Do you get your online news from blogs? Do you find the info you want in the post itself or in the links to “credible” news sources?

When I’m scouring the web for news, and I find something interesting on a blog, I tend to click on the hyperlinks leading me to more information. The link the news came from originally is where I go to find the facts. I see blogs as a piece of the social media puzzle where individuals can freely post their opinions on any subject they want (kind of like I’m doing right now!). From there, readers can comment and the discussion can grow.

ethics-real-fork-in-road_02Recently in my Online PR class we discussed the issue of blogging ethics and the fact that bloggers aren’t held to the same standard of ethics as journalists.

We were shown a YouTube posting of Howard Gardner, author of Five Minds of the Future who says, “many people now do journalism on blogs. Some of it is very educational and important stories have been broken.”

Gardner goes on to mention a study he conducted on Matt Drudge. He found out from Drudge that only 50-70 per cent of what he reports on, are facts. Gardner says a newspaper like The New York Times would aim to report with 100 per cent accuracy. Admittedly this is not something one can live up to. When the Times makes a mistake, they correct it, he says.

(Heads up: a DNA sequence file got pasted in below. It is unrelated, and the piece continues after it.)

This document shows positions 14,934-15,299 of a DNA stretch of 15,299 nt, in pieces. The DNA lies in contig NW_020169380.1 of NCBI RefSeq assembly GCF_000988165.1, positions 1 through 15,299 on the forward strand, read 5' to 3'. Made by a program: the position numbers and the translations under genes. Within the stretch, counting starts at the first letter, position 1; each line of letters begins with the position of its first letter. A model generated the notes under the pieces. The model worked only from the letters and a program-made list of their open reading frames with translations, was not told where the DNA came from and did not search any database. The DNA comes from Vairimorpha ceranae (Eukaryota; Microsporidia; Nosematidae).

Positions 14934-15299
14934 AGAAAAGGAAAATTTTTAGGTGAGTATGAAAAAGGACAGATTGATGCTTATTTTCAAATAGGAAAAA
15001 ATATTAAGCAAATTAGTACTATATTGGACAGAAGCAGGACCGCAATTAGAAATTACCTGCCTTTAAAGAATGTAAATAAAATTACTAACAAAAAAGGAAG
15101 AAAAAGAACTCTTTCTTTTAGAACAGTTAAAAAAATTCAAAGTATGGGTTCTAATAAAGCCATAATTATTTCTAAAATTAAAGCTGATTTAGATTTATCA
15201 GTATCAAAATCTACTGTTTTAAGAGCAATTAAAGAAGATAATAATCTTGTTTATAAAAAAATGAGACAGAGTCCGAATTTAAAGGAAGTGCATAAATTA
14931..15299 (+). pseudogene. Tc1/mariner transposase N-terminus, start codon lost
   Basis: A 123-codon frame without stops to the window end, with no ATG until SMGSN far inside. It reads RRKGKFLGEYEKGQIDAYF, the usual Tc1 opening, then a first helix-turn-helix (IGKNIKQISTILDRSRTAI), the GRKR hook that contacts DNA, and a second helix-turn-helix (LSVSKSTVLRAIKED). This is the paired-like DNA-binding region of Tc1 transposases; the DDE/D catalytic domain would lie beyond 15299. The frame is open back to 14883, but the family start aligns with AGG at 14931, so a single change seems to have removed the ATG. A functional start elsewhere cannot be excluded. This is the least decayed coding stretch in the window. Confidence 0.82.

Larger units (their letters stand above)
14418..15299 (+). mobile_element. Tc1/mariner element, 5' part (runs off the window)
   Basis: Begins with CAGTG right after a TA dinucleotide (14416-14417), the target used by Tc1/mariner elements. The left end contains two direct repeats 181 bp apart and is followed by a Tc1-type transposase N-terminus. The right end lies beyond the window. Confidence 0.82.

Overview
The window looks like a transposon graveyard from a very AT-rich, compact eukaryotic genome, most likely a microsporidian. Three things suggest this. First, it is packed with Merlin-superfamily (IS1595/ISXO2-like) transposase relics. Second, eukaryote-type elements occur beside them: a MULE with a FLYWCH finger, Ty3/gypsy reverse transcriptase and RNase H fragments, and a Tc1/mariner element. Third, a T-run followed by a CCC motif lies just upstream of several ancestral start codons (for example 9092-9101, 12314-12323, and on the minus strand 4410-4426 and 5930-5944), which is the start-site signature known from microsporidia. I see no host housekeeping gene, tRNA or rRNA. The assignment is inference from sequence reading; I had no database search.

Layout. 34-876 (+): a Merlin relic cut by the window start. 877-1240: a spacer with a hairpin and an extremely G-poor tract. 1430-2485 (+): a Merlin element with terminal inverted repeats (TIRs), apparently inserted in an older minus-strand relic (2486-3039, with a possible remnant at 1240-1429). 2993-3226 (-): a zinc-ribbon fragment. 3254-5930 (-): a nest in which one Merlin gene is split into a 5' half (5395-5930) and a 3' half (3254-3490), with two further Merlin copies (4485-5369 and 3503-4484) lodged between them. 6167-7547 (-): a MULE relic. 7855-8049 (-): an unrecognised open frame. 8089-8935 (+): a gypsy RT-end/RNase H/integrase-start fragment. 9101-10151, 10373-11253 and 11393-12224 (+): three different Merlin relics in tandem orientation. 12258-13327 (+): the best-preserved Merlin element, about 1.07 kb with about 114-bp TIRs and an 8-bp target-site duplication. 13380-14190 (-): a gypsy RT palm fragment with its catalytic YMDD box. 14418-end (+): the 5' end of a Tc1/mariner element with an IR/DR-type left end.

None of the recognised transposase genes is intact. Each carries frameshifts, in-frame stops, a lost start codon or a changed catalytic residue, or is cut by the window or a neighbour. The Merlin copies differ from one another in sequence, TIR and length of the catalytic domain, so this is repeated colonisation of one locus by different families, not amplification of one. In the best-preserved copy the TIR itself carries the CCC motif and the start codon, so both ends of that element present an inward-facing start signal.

Journalists are held to a code of ethics

Having gone to journalism school, It’s been drilled into my head to be as accurate about facts as possible, and don’t editorialize. I know papers have their own slant on issues, but for the most part, each side of the argument gets a chance to speak and the facts are just that — facts! The journalist is also held to a code of ethics. They’re specialists after all, having gone to school for it.

Bloggers need to let their readers know from the outset that the content is their opinion, or the content is backed by facts (although without any kind of journalistic training, the question of credibility still comes up). With the world of journalism quickly moving online, it’s important for readers to know their stories are coming from credible sources, and not from “Joe the Blogger” claiming to have an unbiased approach.

Do you take a blogger’s word even if they have links supporting their post? Or do you probe to find out more? And can the same be said for journalists (just to be fair and unbiased)?

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